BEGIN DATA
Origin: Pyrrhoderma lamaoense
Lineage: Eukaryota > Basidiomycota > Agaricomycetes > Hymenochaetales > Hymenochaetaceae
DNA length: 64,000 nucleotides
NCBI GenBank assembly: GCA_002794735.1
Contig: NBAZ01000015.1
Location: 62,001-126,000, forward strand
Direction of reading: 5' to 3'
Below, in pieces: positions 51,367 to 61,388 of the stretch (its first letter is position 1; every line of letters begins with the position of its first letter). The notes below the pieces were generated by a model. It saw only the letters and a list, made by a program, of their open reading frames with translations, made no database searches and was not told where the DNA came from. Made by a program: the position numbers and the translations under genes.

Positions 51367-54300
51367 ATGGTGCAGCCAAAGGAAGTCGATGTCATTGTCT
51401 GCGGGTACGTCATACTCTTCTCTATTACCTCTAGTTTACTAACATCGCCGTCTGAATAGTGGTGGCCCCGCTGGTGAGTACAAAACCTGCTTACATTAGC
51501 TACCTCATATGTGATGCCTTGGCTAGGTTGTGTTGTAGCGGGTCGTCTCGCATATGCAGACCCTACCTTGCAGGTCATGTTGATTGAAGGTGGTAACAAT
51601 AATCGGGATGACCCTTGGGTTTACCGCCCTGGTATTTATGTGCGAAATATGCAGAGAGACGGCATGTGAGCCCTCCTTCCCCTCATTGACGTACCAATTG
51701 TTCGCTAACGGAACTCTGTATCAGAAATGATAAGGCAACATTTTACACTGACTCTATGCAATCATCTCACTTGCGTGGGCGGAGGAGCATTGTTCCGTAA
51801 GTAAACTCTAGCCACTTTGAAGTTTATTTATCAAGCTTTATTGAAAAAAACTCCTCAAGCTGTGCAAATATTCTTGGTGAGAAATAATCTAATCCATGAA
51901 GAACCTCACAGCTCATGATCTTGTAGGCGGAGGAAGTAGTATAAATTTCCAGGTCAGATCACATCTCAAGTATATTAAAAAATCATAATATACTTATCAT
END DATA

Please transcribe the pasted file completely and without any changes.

Origin: Pyrrhoderma lamaoense
Lineage: Eukaryota > Basidiomycota > Agaricomycetes > Hymenochaetales > Hymenochaetaceae
DNA length: 64,000 nucleotides
NCBI GenBank assembly: GCA_002794735.1
Contig: NBAZ01000015.1
Location: 62,001-126,000, forward strand
Direction of reading: 5' to 3'
Below, in pieces: positions 51,367 to 61,388 of the stretch (its first letter is position 1; every line of letters begins with the position of its first letter). The notes below the pieces were generated by a model. It saw only the letters and a list, made by a program, of their open reading frames with translations, made no database searches and was not told where the DNA came from. Made by a program: the position numbers and the translations under genes.

Positions 51367-54300
51367 ATGGTGCAGCCAAAGGAAGTCGATGTCATTGTCT
51401 GCGGGTACGTCATACTCTTCTCTATTACCTCTAGTTTACTAACATCGCCGTCTGAATAGTGGTGGCCCCGCTGGTGAGTACAAAACCTGCTTACATTAGC
51501 TACCTCATATGTGATGCCTTGGCTAGGTTGTGTTGTAGCGGGTCGTCTCGCATATGCAGACCCTACCTTGCAGGTCATGTTGATTGAAGGTGGTAACAAT
51601 AATCGGGATGACCCTTGGGTTTACCGCCCTGGTATTTATGTGCGAAATATGCAGAGAGACGGCATGTGAGCCCTCCTTCCCCTCATTGACGTACCAATTG
51701 TTCGCTAACGGAACTCTGTATCAGAAATGATAAGGCAACATTTTACACTGACTCTATGCAATCATCTCACTTGCGTGGGCGGAGGAGCATTGTTCCGTAA
51801 GTAAACTCTAGCCACTTTGAAGTTTATTTATCAAGCTTTATTGAAAAAAACTCCTCAAGCTGTGCAAATATTCTTGGTGAGAAATAATCTAATCCATGAA
51901 GAACCTCACAGCTCATGATCTTGTAGGCGGAGGAAGTAGTATAAATTTCCAGGTCAGATCACATCTCAAGTATATTAAAAAATCATAATATACTTATCAT